Britain, Ofcom stand up against net censorship

In a stance set to upset all the right people, Ofcom and culture secretary Tessa Jowell have successfully argued against EU proposals that would make the government responsible for overseeing “taste and decency” issues on internet sites.

TV Without Frontiers, the European media regulation directive, had wanted national governments to be responsible for regulating such sites as YouTube and MySpace. Ofcom, backed by the government, argues that this plan was unworkable, and believes that internet users should be left to police themselves. Ofcom will regulate “TV-like” services, but not video clip and social networking sites.

Today’s outcome is testament to the substantial progress we have made in persuading our European partners to take our arguments on board

said creative industries minister, Shaun Woodward.


5 Responses to “Britain, Ofcom stand up against net censorship”

  1. [...] Apparently the British media watchdog, with pressure from the government have been laying it on thick in the Eurozone in the hope of convincing countries to vote against the silly net video regulation element of the ‘Television Without Frontiers Directive‘. [...]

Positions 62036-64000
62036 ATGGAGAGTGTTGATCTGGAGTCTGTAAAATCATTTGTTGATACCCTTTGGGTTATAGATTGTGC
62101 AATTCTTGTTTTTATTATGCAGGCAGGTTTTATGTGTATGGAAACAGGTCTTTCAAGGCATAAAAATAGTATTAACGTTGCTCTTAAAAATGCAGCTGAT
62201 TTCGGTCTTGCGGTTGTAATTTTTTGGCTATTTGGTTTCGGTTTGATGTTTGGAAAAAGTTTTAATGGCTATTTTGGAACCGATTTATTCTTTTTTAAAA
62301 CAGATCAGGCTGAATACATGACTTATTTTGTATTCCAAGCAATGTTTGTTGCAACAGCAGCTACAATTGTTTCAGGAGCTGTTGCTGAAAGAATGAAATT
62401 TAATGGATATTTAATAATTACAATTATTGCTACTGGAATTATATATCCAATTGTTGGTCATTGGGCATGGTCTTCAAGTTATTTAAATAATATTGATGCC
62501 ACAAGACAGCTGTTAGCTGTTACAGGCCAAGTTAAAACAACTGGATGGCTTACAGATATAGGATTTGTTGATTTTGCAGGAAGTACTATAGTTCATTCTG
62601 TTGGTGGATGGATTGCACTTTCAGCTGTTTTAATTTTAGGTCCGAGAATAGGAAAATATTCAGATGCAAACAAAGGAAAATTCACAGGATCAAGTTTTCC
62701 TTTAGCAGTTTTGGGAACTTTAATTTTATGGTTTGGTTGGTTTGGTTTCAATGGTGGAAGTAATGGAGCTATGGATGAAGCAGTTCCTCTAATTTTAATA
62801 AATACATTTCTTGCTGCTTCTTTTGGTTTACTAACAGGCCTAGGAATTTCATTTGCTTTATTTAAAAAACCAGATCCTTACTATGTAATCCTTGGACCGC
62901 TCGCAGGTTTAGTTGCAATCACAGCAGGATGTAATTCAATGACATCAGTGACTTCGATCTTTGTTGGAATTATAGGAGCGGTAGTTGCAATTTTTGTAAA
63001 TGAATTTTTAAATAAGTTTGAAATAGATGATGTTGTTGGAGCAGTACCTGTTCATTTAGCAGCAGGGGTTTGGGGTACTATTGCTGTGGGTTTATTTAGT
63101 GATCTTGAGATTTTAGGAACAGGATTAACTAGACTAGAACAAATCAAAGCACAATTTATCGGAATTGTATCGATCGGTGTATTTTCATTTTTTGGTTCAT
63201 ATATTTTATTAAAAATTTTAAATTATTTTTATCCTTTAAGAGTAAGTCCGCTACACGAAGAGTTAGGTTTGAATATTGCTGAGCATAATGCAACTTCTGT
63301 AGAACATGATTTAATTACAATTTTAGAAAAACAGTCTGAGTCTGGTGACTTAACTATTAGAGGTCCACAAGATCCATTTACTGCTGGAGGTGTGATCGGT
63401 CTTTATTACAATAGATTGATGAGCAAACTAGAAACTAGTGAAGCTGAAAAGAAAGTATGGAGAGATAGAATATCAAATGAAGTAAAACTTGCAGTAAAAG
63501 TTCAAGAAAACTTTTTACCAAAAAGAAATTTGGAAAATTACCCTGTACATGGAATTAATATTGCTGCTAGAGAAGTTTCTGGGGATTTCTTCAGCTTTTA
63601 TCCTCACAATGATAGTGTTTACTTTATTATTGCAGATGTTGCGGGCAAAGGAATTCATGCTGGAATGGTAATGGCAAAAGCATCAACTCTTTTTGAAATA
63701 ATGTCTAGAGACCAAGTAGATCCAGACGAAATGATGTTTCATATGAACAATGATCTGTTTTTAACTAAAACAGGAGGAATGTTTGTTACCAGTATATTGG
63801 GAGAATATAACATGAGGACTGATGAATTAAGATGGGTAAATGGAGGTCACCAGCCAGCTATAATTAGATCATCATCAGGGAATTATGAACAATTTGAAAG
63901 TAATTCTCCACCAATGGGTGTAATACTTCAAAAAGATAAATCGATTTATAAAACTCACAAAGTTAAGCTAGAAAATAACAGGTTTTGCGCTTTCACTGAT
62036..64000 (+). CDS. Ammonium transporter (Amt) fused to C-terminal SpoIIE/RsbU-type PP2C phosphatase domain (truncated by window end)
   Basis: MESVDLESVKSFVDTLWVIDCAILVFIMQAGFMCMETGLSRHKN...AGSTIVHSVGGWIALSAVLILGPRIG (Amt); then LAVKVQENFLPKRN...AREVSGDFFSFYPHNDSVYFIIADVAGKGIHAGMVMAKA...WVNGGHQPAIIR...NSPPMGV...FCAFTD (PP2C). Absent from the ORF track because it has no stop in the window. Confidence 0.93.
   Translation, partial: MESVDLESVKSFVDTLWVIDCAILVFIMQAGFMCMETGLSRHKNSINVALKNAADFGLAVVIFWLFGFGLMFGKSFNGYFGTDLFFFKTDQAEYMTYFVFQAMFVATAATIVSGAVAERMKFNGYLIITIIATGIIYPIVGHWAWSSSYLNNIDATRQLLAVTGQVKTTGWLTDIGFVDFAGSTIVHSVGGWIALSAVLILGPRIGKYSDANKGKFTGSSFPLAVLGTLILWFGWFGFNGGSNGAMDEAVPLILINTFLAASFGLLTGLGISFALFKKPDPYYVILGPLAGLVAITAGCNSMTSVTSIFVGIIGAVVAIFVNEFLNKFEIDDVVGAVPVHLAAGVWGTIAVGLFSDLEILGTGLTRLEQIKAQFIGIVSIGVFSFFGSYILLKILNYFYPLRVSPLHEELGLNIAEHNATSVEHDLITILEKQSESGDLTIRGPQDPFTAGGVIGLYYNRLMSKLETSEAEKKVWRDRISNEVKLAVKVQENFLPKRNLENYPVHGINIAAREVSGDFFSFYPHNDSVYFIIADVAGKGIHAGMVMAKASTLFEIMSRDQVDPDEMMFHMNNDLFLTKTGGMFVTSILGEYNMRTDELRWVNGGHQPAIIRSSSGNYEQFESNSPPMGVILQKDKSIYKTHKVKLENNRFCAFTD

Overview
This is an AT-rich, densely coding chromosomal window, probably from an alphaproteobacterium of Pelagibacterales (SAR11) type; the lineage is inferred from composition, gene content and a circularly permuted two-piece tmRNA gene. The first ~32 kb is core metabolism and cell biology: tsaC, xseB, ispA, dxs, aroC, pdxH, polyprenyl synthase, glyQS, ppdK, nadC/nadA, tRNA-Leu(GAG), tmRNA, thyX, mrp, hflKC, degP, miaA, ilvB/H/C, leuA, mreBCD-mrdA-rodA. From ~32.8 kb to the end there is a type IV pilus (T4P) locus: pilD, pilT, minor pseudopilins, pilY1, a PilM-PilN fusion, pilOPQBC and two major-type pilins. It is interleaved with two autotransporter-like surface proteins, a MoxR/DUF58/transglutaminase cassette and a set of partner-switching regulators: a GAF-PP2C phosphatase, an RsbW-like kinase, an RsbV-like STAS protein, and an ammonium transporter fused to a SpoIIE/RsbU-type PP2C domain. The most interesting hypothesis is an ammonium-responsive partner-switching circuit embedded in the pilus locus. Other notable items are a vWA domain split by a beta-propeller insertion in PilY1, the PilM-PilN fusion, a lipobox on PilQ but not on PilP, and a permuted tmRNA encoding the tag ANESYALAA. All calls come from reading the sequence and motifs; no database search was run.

2. The fact that they’re passing this and retaining the violent pornography legislation suggests a certain lakc of arse-elbow coordination, but it’s a step in the right direction anyway.

  3. aharon says:

    Hummm.. From the gov’s point-of-view it might be coordinated well to the right.
    The unworkable online TVish tap screw legistlation stopage makes the gov. looks good on the Mail, the Sun, cbi, other anti europeans in general – and libertarians, whose opinion doesn’t matter anyway.
    Going through with the unworkable violent porn legistlation, keeps the good looks for the gov. on the right – and anyone else, can go to hell. (So long as they come back in time to vote labour next elections – offcourse!)

  4. Paul Tavener says:

    I suspect that Ofcom were more interested in stopping a totally unworkable regulation from making their lives impossible than any thoughts of the greater good. If it was easy to regulate the story might have been a bit different.

  5. Shaun Hollingworth says:

    huh. They don’t need to “regulate” the internet. They now just turn people into criminals for looking at things the government say are bad (but have not and cannot prove it) and throw them in jail.

    With such repression, who needs regulation ?